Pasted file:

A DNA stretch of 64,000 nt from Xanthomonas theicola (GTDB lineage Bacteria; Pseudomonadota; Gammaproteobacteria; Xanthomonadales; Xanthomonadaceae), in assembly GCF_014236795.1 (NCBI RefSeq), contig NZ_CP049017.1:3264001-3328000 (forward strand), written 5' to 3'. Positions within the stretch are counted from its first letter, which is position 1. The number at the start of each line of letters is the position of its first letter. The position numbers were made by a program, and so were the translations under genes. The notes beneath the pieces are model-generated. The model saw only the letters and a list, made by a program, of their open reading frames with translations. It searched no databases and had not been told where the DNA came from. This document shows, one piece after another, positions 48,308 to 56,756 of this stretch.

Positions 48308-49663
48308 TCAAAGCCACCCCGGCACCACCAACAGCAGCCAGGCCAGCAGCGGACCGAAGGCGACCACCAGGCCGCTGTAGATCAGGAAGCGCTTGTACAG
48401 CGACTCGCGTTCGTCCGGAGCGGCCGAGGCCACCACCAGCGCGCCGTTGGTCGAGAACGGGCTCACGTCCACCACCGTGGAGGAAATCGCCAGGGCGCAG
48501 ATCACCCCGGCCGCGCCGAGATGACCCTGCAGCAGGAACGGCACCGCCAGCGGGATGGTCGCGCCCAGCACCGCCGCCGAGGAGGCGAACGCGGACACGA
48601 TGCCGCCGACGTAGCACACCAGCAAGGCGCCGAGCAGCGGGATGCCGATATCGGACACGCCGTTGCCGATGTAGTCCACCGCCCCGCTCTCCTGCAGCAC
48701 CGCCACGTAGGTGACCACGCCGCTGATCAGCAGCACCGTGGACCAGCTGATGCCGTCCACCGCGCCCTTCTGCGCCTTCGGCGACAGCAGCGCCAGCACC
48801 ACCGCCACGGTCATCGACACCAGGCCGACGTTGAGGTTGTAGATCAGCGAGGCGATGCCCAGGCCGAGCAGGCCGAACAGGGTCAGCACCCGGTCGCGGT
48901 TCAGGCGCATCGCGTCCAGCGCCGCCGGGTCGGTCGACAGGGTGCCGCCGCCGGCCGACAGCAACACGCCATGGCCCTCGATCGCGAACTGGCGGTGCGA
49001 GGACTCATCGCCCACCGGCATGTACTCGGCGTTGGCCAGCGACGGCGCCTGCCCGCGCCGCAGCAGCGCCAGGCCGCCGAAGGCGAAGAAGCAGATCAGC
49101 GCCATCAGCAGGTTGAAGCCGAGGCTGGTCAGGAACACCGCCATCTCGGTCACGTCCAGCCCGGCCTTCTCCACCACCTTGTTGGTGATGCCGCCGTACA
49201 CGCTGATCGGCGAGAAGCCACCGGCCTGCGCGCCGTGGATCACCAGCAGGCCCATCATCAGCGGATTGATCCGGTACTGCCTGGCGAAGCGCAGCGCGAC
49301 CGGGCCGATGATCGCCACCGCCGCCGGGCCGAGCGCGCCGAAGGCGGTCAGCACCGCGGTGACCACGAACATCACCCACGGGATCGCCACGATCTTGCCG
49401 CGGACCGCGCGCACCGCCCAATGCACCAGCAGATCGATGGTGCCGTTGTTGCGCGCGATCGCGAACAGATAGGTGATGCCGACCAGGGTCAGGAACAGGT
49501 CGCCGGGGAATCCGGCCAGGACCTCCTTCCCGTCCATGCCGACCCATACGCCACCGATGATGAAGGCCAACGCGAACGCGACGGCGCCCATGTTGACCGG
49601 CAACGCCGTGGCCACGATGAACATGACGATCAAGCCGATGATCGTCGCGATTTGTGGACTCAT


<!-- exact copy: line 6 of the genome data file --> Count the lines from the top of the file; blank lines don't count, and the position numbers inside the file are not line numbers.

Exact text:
48601 TGCCGCCGACGTAGCACACCAGCAAGGCGCCGAGCAGCGGGATGCCGATATCGGACACGCCGTTGCCGATGTAGTCCACCGCCCCGCTCTCCTGCAGCAC